That was one conclusion of a new study of the American Postal Workers Union (APWU) CDHP by the Government Accountability Office (GAO).
According to the GAO, some observers have expressed concern that CDHPs may attract younger and healthier workers, leaving older, less healthy enrollees to drive up costs in traditional plans. They also questioned whether enrollees are satisfied with the plans and have sufficient access to health care providers and discounts on health care services, according to the GAO report of the study .
Enrollee satisfaction with the APWU CDHP was mixed compared to enrollee satisfaction with other Federal Employees Health Benefits Program (FEHBP) plans. For the measure of overall plan performance, APWU CDHP enrollees were more satisfied than other new plan enrollees, but less satisfied than national PPO plan enrollees.
For four of five specific plan performance measures – access to health care, timeliness of health care, provider communication, and claims processing – APWU CDHP enrollees were generally as satisfied as other enrollees. With regard to the fifth measure – customer service – APWU CDHP enrollees were more satisfied than other new plan enrollees, but less satisfied than national PPO plan enrollees, the GAO said.
Relating to customer service, a smaller proportion of APWU CDHP enrollees reported being satisfied with their ability to find or understand written or online plan information, with the help provided by customer service, and with the amount of paperwork required by the plan, compared to national PPO plan enrollees, the GAO said.
Further evidence of enrollee difficulty finding or understanding plan information was revealed by the appeals filed with federal Office of Personnel Management (OPM) against the APWU CDHP in 2003 and 2004, GAO researchers found. Over half of the appeals related to enrollees’ understanding of the plan features, such as their ability to track their account expenditures or their progress toward meeting their deductibles, in contrast to appeals filed against other FEHBP plans, which tended to be distributed among a wider variety of issues. In fact OPM officials said a higher rate of enrollee dissatisfaction and confusion are traits typically observed among new plans, reflecting transitional issues as enrollees learn the features of new plans.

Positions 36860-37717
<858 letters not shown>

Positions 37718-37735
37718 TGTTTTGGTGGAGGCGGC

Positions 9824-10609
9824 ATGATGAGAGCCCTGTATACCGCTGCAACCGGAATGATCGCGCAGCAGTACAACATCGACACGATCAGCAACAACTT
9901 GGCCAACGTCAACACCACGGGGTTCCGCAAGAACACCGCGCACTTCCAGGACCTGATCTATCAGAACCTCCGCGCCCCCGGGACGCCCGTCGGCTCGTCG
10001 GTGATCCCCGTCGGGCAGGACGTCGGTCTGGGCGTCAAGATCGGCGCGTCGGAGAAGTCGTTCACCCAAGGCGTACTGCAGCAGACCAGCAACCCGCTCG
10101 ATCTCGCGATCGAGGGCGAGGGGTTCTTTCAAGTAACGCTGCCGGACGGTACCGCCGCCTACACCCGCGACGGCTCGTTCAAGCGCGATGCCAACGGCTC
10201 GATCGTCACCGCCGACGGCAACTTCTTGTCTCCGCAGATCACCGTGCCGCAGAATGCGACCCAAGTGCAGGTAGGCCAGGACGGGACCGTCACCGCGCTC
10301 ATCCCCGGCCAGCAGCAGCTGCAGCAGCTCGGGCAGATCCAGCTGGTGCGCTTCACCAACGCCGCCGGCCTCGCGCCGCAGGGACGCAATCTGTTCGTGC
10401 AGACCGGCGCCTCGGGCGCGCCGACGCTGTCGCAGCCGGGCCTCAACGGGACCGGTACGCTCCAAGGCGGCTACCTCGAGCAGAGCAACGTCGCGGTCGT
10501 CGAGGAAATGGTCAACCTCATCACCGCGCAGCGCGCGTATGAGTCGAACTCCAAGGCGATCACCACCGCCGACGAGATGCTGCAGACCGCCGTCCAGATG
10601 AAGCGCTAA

Enrollment in the APWU CDHP more than doubled, from 4,500 when it was launched in 2003, to over 9,500 in 2005. Including dependents, total covered lives increased from an estimated 10,000 to 21,000 during the same period. Over half of these enrollees migrated from existing national PPO plans, and about a quarter from existing HMO plans participating in the FEHBP.
The GAO said members of the APWU consumer plan were on average younger than national PPO plan enrollees, and healthier, better educated, and more likely to select individual rather than family plans than enrollees in other new plans and the national PPO plans.
The GAO report said that a larger share of nonelderly enrollees reported being in “excellent” or “very good” health status in the APWU CDHP compared to enrollees in the other new plans and the national PPO plans – 73% versus 64% and 58%, respectively.
Similarly, a larger share of nonelderly enrollees in the APWU CDHP reported having a four-year or higher college degree compared to enrollees in other new plans and the national PPO plans – 49% versus 42% and 36%, respectively.
Finally, excluding retirees and the elderly, fewer APWU CDHP enrollees selected family plans as compared to enrollees in other new plans and the national PPO plans – 55%, versus 66% and 65%, respectively.
APWU CDHP enrollees generally had access to comparable provider networks and discounts as enrollees in large national PPO plans participating in the FEHBP. In 21 states, the APWU CDHP used the same provider networks as used by other national PPO plans.